There's a stunning sense of perspective and distance in this painting by Richard Moisan: a landscape unfolding that gives a visual equivalent of the feeling you have at the beginning of a holiday when the time stretches ahead and gives you time to breathe in warmth and sunshine.
I like the way he paints with thick strokes of the palette knife, so that the floor of the valley has texture and a hint of real shadow under the smooth, perfectly blue sky. Vibrant colours are a vital component of Moisan’s paintings, encapsulating the joy of sunlight on the rolling hills, perched villages and isolated farmsteads. In this case there is no artistic exaggeration: those fields of yellow and blue are the sunflowers and lavender of
, together in life as in art. Provence
Sunflowers had tossed up golden heads in sumptuous contrast to the palette of blues. The bands of yellow ochre sang with stinging clarity between ropes of indigo on the tilting fields.
In other areas where lavender rose upon lavender in a hundred shades of mauve, twilight brought a deep unreal violet to the plateau. One evening in late July, I watched transfixed as the undulations merged into a mysterious landscape where no boundaries were definable between flower and sky, between falling shadow and the darkening blue. For an hour or more perspective ceased to exist.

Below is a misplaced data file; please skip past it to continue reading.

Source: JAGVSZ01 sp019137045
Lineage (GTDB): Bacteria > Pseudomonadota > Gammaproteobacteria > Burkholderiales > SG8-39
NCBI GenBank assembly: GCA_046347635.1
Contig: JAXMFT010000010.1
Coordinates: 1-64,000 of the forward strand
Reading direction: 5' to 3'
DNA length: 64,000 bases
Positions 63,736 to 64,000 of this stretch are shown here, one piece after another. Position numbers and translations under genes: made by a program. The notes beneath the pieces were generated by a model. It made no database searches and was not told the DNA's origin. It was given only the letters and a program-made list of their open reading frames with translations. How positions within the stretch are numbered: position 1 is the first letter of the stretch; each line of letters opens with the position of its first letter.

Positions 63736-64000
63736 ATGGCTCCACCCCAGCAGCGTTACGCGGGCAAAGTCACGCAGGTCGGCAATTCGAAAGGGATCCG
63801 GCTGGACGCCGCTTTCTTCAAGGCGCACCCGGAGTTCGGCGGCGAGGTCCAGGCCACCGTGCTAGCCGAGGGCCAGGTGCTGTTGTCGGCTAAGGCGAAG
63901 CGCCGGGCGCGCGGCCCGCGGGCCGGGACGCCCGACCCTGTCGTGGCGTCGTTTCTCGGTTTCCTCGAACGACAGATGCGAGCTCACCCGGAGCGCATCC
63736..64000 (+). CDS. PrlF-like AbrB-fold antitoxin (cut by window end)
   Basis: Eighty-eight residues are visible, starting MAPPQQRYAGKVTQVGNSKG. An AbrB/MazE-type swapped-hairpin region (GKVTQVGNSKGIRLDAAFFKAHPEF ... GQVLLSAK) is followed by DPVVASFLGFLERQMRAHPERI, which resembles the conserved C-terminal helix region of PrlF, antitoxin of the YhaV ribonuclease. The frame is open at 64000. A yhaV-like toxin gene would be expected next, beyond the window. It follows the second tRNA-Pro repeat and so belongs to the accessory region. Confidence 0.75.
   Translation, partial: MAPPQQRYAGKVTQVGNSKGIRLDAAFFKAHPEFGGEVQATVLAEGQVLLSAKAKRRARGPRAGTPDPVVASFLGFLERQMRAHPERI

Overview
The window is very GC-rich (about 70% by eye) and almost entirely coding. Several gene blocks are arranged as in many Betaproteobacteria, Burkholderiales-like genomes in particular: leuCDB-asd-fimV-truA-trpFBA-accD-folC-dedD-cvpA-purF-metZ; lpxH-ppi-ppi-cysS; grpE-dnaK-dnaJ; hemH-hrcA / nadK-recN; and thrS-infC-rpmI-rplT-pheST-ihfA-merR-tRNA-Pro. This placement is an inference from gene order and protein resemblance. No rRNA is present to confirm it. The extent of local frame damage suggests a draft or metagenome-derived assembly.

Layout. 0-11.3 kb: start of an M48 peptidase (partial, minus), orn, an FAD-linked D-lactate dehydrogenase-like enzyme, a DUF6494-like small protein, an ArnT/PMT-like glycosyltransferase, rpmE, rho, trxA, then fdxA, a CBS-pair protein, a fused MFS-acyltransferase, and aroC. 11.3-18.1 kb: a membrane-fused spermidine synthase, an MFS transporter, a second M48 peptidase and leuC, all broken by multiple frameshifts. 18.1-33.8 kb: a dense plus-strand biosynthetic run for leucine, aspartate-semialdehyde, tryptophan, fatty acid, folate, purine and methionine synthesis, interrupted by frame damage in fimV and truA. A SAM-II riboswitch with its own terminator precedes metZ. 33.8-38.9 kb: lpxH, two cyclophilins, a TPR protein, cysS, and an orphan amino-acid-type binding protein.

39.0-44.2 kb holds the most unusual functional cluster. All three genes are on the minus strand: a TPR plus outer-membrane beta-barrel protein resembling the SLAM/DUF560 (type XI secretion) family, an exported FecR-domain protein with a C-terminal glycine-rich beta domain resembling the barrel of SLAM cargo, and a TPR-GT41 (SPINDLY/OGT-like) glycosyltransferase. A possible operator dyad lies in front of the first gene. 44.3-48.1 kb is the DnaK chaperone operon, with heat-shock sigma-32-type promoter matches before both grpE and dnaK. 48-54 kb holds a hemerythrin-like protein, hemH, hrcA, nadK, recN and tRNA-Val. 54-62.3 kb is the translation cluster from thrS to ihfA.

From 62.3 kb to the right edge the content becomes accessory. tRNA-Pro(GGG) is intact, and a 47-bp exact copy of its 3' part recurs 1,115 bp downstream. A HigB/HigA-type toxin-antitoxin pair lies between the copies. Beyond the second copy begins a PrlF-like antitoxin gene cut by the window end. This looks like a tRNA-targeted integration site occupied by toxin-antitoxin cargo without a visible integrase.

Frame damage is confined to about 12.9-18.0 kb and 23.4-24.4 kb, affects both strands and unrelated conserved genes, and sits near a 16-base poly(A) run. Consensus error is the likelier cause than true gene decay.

from The Lantern
The title of the picture is Hameaux et Garrigues, which translates rather prosaically as ‘hamlets and scrublands’ as we don’t have a word for the sweet-scented open countryside where herbs and pungent shrubs grow wild on dry ground that is so redolent of the south of France.
A writer as well as an artist, Richard Moisan had galleries at Vallauris, close to
. He is now semi-retired but still exhibits a few of his paintings at the artists' village of Biot. Alongside his paintings of the Antibes, and at Cannes coast and its bays and rocks, many of the works depict the Luberon region in his distinctive style. Riviera